Nope, you can’t order it and have it delivered to your house in two days via Amazon. But the 2017 Toyota Prius Prime – Toyota’s most advanced hybrid – is worth waiting a little longer for.
After eyeing the Advanced trim tester all weekend during at the recent Texas Auto Roundup, it was finally my turn behind the wheel. Charged up and ready to go, I hit the Circuit of the Americas track accompanied by a Toyota representative riding shotgun.
The Energizer Bunny
Hopping behind the wheel of plug-in doesn’t inspire ideas of endless power, but the model is surprisingly zippy. It took off from the launch point with controlled, disturbingly quiet ease. While rounding the corner and braking I asked my Toyota rep fast it goes from 0-60 mph. “They haven’t officially taken the time yet.” Well don’t be mistaken, it’s not Mercedes-AMG, but it also gets at least the new standard acceleration of the non-plug-in Prius. So around 10-seconds.
It drives much like the standard Prius, but is even more quiet in terms of engine sound, because of all the electric power.
It was a fun model to drive around the track. No problems accelerating or cornering, but braking is rather sharp and whiny. Maybe I’m just not attuned to the fine art of plug-in driving though.
A few features set the Prime’s exterior apart from a normal Prius. They include a blacked-out front grille in the front and longer LED foglight strips. In the rear, unique taillights accentuate the Prime-only wave-style hatch. Also, don’t forget to check out the exclusive Blue Magnetism paint. It’s a stunning blue color that could make mermaids sing.
It’s on the inside that really counts. Or more just straight up sparkles. Opening the door instantly makes it clear the Prime is not a regular standard Prius. The seats are done in a beautifully soft faux-no-animals-were-harmed-leather. They accentuate the black and white theme throughout the cabin. It’s not black and white as in black seats and some white on the dash, but rather a legitimate equal mix of carefully chosen black and white throughout.
Accents are in a lovely plug-in Prime blue and are on the air vents, stitching, and onscreen graphics. The cute little drive mode shifter and push button start are a translucent blue.
Look for sparkle speckles in the smooth material making up the dash, center console, and panels. It’s most noticeable in the black.
Unlike the standard Prius, the Prime only offers four seats. My rep explains:
Between the two seats is a nice cup holder and storage compartment area. It does have 60/40 split fold-down seats so that’s a plus, bur rear storage overall isn’t great due to the battery pack. The hatchback shape does help create more space than what would otherwise be there if it was a sedan. But the trunk isn’t deep and is basically flat loading. The plug tucks into a nice little area right behind the bumper in a trunk floor nook.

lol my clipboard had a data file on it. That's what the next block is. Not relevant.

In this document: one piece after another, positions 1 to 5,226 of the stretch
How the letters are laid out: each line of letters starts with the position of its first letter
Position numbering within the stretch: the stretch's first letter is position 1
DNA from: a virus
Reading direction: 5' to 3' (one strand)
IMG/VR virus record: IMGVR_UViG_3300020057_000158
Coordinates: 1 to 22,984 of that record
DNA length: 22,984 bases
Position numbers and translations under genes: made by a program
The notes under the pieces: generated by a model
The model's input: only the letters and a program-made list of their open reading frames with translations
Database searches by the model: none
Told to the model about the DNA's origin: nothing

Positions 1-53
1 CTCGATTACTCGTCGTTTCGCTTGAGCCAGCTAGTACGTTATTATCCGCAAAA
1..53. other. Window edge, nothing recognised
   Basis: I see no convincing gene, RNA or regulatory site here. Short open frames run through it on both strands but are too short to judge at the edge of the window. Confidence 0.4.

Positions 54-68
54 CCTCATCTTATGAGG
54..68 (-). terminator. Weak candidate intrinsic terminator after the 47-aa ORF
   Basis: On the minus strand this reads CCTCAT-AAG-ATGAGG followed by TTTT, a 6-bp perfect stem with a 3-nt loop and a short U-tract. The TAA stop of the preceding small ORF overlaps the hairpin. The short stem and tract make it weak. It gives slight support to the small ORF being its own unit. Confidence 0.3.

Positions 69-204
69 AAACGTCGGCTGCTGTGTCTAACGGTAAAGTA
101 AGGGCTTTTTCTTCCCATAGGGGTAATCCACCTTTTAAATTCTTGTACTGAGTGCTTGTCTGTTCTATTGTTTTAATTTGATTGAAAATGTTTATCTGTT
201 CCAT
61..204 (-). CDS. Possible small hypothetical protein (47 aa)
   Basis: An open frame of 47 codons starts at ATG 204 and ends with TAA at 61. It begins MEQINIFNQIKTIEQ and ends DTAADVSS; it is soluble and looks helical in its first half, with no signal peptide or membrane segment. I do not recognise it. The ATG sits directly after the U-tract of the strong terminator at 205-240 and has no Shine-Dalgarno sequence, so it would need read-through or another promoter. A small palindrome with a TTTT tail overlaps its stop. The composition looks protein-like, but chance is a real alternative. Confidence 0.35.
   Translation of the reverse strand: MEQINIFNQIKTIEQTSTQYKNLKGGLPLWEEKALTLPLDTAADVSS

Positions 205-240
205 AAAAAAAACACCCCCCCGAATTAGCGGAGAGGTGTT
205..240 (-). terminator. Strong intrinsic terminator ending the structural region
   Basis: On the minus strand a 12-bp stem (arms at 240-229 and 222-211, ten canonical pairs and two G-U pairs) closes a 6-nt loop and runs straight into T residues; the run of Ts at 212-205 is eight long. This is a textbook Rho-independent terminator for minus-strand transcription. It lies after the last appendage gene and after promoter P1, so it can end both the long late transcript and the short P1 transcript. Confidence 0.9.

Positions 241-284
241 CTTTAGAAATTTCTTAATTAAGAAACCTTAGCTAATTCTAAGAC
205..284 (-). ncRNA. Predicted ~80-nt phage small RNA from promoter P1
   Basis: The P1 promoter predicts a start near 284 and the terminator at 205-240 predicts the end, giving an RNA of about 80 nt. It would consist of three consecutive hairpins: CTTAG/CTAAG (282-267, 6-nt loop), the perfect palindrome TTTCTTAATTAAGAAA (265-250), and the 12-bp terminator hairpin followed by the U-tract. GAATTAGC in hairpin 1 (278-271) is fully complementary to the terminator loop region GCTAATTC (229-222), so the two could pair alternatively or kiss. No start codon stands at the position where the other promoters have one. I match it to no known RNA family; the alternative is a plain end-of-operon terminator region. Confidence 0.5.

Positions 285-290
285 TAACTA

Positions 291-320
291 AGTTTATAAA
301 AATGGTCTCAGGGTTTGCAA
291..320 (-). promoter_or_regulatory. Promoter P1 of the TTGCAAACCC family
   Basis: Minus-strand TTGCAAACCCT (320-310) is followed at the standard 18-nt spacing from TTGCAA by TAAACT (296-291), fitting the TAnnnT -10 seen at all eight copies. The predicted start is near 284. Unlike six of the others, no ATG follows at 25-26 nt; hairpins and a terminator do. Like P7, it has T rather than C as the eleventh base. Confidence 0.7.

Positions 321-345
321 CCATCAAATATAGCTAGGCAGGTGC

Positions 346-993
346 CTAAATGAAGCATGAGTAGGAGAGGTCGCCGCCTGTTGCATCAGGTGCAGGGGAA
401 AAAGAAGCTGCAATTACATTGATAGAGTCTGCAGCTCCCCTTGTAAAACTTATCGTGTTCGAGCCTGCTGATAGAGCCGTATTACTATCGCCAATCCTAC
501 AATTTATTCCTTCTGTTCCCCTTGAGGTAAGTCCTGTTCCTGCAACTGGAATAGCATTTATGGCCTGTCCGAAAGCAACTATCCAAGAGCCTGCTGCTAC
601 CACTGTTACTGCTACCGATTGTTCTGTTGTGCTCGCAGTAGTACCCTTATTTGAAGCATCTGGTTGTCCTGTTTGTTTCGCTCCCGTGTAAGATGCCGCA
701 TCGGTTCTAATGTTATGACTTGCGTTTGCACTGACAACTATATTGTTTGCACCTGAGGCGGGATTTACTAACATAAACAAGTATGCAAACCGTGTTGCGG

The information displays are true to the Prius. They’re centrally located and far up on the dash. However, the Prime takes everything to a new level of innovation in a way that brings the all-electric Tesla to mind. Like the Tesla, it comes ith a huge, tablet size 11.6-inch HD multimedia touchscreen replacing the standard media and environment buttons.
Toyota does leave a few touch sensitive buttons running alongside the screen though including emergency lights, volume, and temperature. Which is nice for not having to go back and find the application for those systems and just being able to adjust those basic features no matter what’s running on the screen.
I personally find big touchscreens a bit intimidating. Like a tablet though, I’m sure spending some basic time with it would make it second nature to use.
There is no range anxiety here.
One of the main concerns about plug-ins is just how far can you go. But you won’t find yourself with much range anxiety with the Prius Prime. Distance wise, it can cruise for up an EPA-estimated 640-miles with a full charge and a full tank of gas. It has an EV-only range of 25 miles. Either way, the Prime’s range crumples the competition. By comparison, the Chevrolet Volt has a 53-mile battery range alone and Nissan’s electric-only Leaf will get you 107-miles.
The best current competition would be Hyundai’s new 2017 Ioniq Hybrid with a similar total cruise range of 690-miles combined. Though it’s offered as a standard hybrid now, it will be offered with a plug-in hybrid powertrain this fall. At that point, the Prius should gain some real competition.
Fuel economy is 133 MPGe and 54 mpgs. In terms of charging time, using a standard plug you can charge up in less than 5:3o hours. Use a 240V and cut that down to 2:10 hours.
Pricing starts from $28,055.
The top-of-the-line Advanced trim, like the one I drove, starts at $34,055. That price will drop below the $30k line with an eligible $4,500 federal tax credit. Depending on where you live, the price can go even lower with state incentives. If the price is still an issue for you, go for the base model which runs $6,000 less at a $28,055 sticker price.
The 2017 Prius Prime is available in all 50 states and all Toyota dealers.
Photo Credit: Toyota